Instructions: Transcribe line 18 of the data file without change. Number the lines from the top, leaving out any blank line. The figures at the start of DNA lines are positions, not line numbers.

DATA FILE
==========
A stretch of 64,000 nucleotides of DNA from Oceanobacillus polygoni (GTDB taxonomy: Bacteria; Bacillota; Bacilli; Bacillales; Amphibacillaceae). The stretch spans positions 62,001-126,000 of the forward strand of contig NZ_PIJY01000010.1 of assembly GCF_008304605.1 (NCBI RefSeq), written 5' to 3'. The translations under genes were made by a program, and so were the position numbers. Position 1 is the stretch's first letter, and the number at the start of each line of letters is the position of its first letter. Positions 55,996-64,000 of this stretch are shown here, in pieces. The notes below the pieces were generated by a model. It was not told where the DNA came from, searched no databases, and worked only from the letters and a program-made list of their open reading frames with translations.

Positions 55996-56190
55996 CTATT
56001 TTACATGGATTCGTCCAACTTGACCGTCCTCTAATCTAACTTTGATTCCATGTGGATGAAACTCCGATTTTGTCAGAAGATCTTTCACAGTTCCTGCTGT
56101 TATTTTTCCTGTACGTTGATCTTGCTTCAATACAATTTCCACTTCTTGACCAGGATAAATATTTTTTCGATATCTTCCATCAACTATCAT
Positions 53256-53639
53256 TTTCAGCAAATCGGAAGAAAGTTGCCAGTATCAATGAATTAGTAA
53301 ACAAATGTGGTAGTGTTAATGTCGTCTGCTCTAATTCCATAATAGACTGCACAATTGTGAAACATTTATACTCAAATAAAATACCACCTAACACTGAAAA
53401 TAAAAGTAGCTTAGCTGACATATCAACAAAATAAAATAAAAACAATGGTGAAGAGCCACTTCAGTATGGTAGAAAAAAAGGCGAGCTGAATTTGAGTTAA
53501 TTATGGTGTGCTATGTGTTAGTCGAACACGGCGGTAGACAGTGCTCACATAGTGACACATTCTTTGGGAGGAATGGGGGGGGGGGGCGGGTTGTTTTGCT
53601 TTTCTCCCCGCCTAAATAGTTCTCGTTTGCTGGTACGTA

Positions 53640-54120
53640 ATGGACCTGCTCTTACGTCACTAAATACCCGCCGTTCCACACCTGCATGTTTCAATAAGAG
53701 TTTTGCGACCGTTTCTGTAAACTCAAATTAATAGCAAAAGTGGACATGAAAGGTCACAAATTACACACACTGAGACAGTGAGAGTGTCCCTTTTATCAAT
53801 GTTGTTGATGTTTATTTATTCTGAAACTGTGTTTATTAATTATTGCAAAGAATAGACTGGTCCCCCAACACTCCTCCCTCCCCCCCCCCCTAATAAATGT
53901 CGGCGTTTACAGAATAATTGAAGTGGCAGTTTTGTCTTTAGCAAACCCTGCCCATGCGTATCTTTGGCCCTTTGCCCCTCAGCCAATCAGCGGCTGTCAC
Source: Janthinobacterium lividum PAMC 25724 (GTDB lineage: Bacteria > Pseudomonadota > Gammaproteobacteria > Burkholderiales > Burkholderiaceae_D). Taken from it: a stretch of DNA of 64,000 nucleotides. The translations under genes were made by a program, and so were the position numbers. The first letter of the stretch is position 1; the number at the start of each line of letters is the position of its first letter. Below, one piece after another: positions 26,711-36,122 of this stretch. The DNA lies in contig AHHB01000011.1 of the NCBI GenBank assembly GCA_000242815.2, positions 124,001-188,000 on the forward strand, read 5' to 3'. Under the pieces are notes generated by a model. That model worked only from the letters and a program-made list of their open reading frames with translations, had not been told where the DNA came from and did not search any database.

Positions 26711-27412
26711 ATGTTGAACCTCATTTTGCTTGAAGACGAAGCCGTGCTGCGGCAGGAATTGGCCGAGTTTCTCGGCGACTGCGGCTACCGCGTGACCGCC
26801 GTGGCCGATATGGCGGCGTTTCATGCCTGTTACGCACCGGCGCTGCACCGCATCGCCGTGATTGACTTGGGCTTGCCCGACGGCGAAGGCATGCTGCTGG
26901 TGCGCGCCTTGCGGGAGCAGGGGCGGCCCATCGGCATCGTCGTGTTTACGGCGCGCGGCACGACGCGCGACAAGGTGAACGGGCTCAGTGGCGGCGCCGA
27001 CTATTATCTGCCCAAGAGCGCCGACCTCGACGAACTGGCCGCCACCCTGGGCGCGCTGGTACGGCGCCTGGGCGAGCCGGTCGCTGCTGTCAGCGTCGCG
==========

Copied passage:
Positions 26711-27412